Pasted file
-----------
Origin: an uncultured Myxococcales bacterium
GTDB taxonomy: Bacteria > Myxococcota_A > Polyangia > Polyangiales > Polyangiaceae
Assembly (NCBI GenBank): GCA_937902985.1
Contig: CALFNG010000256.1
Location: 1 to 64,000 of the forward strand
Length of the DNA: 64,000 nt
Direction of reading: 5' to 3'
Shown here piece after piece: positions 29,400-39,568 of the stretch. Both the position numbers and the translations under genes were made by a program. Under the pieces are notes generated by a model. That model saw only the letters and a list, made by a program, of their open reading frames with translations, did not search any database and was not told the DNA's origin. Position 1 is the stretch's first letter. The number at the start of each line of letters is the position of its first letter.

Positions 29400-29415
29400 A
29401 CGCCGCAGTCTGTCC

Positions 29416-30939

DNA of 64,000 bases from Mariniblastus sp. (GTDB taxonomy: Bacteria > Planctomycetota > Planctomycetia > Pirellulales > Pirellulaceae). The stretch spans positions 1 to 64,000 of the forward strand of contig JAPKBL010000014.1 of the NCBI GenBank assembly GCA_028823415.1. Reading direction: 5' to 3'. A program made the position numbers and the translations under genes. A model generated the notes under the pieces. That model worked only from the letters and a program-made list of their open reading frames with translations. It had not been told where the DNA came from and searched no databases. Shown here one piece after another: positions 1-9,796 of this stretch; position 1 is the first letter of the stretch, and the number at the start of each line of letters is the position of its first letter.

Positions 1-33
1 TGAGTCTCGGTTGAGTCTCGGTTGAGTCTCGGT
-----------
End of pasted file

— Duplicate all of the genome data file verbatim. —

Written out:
Origin: an uncultured Myxococcales bacterium
GTDB taxonomy: Bacteria > Myxococcota_A > Polyangia > Polyangiales > Polyangiaceae
Assembly (NCBI GenBank): GCA_937902985.1
Contig: CALFNG010000256.1
Location: 1 to 64,000 of the forward strand
Length of the DNA: 64,000 nt
Direction of reading: 5' to 3'
Shown here piece after piece: positions 29,400-39,568 of the stretch. Both the position numbers and the translations under genes were made by a program. Under the pieces are notes generated by a model. That model saw only the letters and a list, made by a program, of their open reading frames with translations, did not search any database and was not told the DNA's origin. Position 1 is the stretch's first letter. The number at the start of each line of letters is the position of its first letter.

Positions 29400-29415
29400 A
29401 CGCCGCAGTCTGTCC

Positions 29416-30939

DNA of 64,000 bases from Mariniblastus sp. (GTDB taxonomy: Bacteria > Planctomycetota > Planctomycetia > Pirellulales > Pirellulaceae). The stretch spans positions 1 to 64,000 of the forward strand of contig JAPKBL010000014.1 of the NCBI GenBank assembly GCA_028823415.1. Reading direction: 5' to 3'. A program made the position numbers and the translations under genes. A model generated the notes under the pieces. That model worked only from the letters and a program-made list of their open reading frames with translations. It had not been told where the DNA came from and searched no databases. Shown here one piece after another: positions 1-9,796 of this stretch; position 1 is the first letter of the stretch, and the number at the start of each line of letters is the position of its first letter.

Positions 1-33
1 TGAGTCTCGGTTGAGTCTCGGTTGAGTCTCGGT